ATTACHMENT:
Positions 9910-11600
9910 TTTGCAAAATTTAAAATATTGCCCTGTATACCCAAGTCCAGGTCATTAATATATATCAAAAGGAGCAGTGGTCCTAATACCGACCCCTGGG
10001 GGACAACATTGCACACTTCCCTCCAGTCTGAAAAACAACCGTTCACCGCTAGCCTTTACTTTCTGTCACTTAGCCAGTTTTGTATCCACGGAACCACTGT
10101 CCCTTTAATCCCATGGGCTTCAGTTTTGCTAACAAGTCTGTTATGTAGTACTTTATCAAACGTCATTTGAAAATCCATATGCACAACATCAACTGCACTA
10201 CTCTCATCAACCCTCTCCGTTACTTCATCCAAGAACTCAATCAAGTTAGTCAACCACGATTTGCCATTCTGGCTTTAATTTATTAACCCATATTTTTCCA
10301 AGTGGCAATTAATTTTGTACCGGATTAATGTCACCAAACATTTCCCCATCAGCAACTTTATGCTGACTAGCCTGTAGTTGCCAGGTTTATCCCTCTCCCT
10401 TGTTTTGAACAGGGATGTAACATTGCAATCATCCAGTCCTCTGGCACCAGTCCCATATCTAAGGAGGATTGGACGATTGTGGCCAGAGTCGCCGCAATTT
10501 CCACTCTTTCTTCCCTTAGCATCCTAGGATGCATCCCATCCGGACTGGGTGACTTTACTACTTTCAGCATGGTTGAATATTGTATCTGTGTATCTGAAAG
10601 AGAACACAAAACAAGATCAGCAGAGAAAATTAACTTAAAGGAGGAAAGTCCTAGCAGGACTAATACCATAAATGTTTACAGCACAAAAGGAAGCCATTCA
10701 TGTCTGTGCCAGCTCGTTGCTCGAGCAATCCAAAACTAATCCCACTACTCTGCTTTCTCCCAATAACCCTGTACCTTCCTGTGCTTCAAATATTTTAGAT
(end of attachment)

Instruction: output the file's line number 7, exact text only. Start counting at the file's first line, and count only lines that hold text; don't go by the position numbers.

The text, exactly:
10401 TGTTTTGAACAGGGATGTAACATTGCAATCATCCAGTCCTCTGGCACCAGTCCCATATCTAAGGAGGATTGGACGATTGTGGCCAGAGTCGCCGCAATTT